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Intrapersonal vs Interpersonal Intelligence; Can you be strong in both?

Intrapersonal and interpersonal intelligence are two of the types defined in Dr. Howard Gardner’s theory of multiple intelligences. At first, they might seem contradictory, but we are all capable of both and I see them more as complementary, and we can improve both of them. But before I get into how we can improve them, let’s look at what they are.

Intrapersonal Intelligence

Intrapersonal intelligence, also called self-smart, is the ability to decipher and analyze your personal motives, desires, thoughts, and emotions. It helps you understand what you want, what you don’t want, why you are the way you are, and why you react the way you do.
If you have a strong intrapersonal intelligence you are great at reflection and evaluating yourself, which leads to you being better at regulating and control your own attitude and thoughts. You are aware of your feelings and how they impact you.
Here are some words and phrases that often are used to describe a person with strong intrapersonal intelligence;

  • intuitive
  • self-aware
  • spend time reflecting
  • like to learn about self
  • philosophical
  • independent
  • enjoy journaling
  • works well alone
  • introvert
  • self-motivated
  • often self-employed

Interpersonal Intelligence

Interpersonal intelligence is often called people smart. As a people smart person you thrive in social settings, you easily make friends, you relate well with others, and you are good at managing relationships. You understand the needs and motivations of others, and you can easily adapt to different social settings.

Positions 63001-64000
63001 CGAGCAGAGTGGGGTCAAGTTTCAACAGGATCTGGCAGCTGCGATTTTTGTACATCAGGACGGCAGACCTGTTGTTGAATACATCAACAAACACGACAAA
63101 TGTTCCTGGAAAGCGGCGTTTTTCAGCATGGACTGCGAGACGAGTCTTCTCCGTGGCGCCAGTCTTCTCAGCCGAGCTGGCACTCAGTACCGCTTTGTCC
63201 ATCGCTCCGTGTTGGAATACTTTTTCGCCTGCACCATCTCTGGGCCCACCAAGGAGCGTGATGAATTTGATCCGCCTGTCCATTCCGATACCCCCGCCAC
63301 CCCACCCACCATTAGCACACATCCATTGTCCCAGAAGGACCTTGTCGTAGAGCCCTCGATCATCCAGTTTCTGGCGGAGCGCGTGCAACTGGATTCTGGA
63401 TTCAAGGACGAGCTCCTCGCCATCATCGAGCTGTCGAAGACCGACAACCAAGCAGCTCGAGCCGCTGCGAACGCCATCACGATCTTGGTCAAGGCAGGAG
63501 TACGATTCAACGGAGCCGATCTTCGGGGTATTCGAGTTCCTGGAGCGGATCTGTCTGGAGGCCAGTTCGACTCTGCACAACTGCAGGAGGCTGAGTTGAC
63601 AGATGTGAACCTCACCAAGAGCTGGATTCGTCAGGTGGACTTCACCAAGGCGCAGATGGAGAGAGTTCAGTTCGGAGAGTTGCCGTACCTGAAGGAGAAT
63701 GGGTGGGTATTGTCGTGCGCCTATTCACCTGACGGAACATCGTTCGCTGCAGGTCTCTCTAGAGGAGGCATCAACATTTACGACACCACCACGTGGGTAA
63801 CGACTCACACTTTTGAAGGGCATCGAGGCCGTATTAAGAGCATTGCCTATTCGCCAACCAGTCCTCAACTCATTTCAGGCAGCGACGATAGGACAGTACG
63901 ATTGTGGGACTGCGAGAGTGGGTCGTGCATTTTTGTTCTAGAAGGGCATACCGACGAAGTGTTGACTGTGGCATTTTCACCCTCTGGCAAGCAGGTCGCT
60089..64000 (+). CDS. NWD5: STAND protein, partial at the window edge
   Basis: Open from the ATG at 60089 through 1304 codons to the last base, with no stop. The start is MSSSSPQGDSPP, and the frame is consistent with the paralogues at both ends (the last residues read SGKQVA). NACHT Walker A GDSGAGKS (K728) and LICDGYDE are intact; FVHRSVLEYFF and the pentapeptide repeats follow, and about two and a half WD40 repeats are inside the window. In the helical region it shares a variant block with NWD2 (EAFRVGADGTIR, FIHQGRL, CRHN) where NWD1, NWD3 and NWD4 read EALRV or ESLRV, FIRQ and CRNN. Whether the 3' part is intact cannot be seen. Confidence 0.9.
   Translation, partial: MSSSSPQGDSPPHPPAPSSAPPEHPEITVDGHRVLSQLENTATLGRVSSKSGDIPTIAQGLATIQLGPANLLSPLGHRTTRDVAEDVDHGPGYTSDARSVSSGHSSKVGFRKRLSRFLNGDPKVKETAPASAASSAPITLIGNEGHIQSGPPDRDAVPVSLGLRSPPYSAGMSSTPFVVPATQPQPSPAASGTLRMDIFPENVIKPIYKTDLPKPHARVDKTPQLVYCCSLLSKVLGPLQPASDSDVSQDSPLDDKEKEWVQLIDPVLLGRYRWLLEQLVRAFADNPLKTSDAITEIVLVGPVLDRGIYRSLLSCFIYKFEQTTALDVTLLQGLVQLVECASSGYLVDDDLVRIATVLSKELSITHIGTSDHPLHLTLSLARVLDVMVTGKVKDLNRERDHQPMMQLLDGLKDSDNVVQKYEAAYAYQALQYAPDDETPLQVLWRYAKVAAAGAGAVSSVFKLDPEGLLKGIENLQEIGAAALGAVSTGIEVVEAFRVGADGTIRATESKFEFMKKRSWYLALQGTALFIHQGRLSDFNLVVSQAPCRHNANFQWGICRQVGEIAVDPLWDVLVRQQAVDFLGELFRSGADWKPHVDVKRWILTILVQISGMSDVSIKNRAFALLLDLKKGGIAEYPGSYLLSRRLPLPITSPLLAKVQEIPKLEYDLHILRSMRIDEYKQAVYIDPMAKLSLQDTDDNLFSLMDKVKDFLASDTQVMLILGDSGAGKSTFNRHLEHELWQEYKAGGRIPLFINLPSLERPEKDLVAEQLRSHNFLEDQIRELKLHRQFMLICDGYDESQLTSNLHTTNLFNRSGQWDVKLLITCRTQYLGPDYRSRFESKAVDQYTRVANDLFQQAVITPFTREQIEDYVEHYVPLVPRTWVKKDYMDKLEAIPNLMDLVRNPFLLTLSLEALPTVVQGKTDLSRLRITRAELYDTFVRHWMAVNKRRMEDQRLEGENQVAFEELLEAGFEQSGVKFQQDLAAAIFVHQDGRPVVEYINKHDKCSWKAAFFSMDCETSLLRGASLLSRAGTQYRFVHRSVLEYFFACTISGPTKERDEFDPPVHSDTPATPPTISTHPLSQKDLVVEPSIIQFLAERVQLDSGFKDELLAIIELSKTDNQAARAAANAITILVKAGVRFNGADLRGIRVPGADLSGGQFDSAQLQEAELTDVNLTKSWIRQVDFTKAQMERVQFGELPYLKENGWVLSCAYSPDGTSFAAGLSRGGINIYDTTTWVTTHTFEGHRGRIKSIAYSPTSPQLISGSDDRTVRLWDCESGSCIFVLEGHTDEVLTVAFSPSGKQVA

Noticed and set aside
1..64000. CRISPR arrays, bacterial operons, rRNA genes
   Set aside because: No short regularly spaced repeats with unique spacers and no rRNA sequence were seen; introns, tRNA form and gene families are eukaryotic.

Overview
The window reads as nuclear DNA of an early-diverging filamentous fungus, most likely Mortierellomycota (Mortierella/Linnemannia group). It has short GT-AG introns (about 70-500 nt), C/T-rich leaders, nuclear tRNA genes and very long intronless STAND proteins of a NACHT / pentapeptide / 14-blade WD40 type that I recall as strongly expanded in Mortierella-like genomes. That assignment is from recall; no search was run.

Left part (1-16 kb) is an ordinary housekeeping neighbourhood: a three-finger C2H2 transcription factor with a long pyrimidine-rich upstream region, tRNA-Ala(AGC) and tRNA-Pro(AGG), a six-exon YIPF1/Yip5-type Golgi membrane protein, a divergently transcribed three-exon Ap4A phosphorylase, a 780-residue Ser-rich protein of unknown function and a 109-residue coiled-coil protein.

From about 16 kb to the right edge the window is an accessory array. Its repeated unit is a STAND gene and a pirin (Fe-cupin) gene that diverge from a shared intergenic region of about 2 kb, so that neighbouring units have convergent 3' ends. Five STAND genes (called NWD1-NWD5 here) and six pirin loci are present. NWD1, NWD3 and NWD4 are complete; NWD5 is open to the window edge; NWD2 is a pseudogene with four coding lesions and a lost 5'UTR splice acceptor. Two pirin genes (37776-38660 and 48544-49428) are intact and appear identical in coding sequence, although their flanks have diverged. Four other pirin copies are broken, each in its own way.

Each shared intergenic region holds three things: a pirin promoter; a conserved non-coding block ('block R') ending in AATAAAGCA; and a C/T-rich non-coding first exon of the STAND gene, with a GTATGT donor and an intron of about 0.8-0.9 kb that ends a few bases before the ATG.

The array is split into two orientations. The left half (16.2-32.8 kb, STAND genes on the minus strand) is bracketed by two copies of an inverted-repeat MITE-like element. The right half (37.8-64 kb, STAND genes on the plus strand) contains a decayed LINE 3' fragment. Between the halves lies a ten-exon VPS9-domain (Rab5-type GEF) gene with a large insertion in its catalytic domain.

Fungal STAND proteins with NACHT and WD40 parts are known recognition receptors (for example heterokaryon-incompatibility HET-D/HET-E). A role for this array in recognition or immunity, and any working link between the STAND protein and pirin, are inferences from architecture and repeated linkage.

You are sensitive to other people’s moods, temperaments, motivations, and feelings, and you are great at mentoring others, work in groups, and as a tutor. You are very good at communication, both verbal and non-verbal, and you have the ability to entertain multiple perspectives at one time.
Here are some words and expressions often used to describe an interpersonal intelligent person;

  • extroverted
  • enjoy social events
  • enjoy teaching others
  • has many friends
  • enjoy team sports
  • counsel others
  • loves meeting new people
  • sensitive to others

How to improve?

Even though they at first glance can seem like opposites we all have the capability of both and can improve on both of them. You have to start by taking a close look at yourself and determine which of the two is the stronger one, and then focus on improving the other.

Improving your intrapersonal intelligence

The easiest way to start improving your intrapersonal intelligence is to start writing a journal. Take some time for yourself each night and write down your thoughts about how your day has been, what interactions you have had with other people, and how those made you feel and react.
Another way is to keep a dream journal. Have a notebook next to your bed, and if you wake up and t=still remember a dream, write down a few words that you were dreaming before the day takes your dream away.